September 13, 2017 7:09 pm

Yarker community hits another road block in their fight to keep their rural school open

Community members are frustrated the Ministry of Education dismissed their request to review the decision making process into closing Yarker Family School.

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Rural community members in and around Yarker are frustrated that the Ministry of Education earlier this month dismissed their request to review the process that led to the decision to close Yarker Family School and send students to Odessa.

Robin Hutcheon is the chair of the group Rural Schools Matter and says she feels as though the community wasn’t listened to.

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“It seems as though most of the board members didn’t bother to pay attention to what the community was saying. And to have the ministry just say okay, we believe what the school board says without any investigation doesn’t make you feel like they’re listening to the people.”

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Residents first learned of the potential closure in the fall of 2016. In June, trustees voted to close the JK to grade 3 elementary school due to low enrolment and operational costs.

“With approximately 26 students enrolled in that school the board of trustees wanted to be able to provide excellent learning opportunities for them and balance their finances and the funding that we receive,” said Debra Rantz, director of Education with the Limestone District School Board.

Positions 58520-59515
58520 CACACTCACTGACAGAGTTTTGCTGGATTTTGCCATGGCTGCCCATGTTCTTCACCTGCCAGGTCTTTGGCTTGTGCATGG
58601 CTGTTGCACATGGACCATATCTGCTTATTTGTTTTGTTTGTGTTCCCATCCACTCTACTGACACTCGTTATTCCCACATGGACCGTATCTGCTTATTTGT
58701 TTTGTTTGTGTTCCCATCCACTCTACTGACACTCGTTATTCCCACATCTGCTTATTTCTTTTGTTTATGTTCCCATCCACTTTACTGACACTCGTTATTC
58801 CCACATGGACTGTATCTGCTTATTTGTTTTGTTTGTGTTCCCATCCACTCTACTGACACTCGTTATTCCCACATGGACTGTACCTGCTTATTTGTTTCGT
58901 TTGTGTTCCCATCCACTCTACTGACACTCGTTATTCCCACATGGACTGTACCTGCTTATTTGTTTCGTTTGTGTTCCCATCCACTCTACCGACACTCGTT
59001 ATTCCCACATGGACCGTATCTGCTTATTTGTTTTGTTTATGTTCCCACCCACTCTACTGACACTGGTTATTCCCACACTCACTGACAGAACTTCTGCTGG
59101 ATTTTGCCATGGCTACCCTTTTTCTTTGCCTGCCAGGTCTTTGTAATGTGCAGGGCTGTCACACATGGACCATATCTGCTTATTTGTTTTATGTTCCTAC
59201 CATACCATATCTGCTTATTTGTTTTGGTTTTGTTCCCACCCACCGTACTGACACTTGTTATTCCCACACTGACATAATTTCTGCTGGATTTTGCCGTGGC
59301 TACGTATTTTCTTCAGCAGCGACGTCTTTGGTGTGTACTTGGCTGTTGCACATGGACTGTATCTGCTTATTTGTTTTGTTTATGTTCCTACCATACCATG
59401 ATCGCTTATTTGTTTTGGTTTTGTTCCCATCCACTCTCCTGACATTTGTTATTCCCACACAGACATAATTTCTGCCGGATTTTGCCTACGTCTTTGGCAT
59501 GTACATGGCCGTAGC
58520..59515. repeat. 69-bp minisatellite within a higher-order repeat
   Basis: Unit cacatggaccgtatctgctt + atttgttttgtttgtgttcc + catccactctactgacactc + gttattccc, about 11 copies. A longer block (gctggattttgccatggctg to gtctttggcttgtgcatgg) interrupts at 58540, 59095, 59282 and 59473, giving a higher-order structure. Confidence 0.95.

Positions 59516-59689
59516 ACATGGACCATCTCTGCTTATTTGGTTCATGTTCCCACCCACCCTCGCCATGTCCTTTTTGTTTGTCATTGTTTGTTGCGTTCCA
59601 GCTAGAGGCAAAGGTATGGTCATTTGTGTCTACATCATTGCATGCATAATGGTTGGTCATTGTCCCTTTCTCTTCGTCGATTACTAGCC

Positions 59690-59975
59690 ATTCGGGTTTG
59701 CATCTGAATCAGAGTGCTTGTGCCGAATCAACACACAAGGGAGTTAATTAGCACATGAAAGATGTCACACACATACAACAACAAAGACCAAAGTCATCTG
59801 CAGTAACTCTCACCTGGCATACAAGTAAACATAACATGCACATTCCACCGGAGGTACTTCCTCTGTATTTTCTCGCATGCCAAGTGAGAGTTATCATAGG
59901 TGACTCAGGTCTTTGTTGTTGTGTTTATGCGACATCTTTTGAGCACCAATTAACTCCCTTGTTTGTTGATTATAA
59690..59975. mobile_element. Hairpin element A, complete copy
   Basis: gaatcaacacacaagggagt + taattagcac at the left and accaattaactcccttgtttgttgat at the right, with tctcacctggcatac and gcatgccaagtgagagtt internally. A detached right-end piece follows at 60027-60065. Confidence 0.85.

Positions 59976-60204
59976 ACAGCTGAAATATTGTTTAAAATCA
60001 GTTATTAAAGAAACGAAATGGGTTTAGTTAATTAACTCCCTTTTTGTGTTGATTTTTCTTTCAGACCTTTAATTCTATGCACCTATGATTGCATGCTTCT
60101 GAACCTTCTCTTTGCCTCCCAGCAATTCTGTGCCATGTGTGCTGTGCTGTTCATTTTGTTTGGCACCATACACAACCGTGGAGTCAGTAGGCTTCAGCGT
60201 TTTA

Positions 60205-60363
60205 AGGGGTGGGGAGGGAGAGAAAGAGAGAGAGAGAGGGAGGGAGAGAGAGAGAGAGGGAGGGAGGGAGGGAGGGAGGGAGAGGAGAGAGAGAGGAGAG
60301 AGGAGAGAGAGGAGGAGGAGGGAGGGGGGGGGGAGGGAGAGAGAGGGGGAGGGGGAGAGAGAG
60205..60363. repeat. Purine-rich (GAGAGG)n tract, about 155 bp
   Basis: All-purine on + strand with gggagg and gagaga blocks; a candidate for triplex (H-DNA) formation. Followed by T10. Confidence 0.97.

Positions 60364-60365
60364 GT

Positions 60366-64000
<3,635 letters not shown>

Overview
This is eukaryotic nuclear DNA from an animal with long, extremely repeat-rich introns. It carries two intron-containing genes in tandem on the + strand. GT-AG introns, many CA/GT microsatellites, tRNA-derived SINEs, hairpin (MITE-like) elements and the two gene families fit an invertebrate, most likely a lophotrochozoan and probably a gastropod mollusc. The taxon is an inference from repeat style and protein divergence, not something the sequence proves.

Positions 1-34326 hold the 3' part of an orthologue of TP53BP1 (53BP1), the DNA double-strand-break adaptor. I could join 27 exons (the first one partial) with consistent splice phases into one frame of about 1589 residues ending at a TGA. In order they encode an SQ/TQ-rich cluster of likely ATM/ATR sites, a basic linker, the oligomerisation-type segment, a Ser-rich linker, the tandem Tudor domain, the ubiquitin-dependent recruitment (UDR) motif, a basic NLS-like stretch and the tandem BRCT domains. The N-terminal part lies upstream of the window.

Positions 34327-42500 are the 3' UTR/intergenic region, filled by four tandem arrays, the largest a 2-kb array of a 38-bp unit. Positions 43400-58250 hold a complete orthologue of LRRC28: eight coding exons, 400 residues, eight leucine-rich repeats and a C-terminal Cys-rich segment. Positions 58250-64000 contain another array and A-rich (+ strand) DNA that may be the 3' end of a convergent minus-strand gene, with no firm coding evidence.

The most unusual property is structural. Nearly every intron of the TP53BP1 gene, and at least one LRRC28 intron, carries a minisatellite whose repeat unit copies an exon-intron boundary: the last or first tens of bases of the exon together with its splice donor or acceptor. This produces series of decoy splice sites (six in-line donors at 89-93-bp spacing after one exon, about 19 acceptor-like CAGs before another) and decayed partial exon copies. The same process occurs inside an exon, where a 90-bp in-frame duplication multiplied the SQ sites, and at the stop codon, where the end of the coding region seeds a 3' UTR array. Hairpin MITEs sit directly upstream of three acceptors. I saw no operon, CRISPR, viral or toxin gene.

This summer, members of the community asked the Ministry of Education to conduct an administrative review of the decision citing improper process.

This month the Ministry denied the request finding the Limestone District School Board did, in fact, follow proper procedure.

“In terms of engagement and the processes that we needed to follow The Limestone District School Board went above and beyond,” Rantz said.

READ MORE: Ontario pauses school closure reviews, but 124 schools still on chopping block

However, Hutcheon disagrees.

“All it would have taken was a little more talking just strictly to the community and at least they would have felt listened to,” Hutcheon said. “Even in the end if the closure decision still came down if they had spoken with the community and really tried to collaborate I think the result could have been a lot different.”

Despite the dismissal, Hutcheon says the community isn’t giving up hope. The school isn’t slated to close until 2018 so until then, she wants to continue to lobby school board members in hopes they change their minds about the closure.

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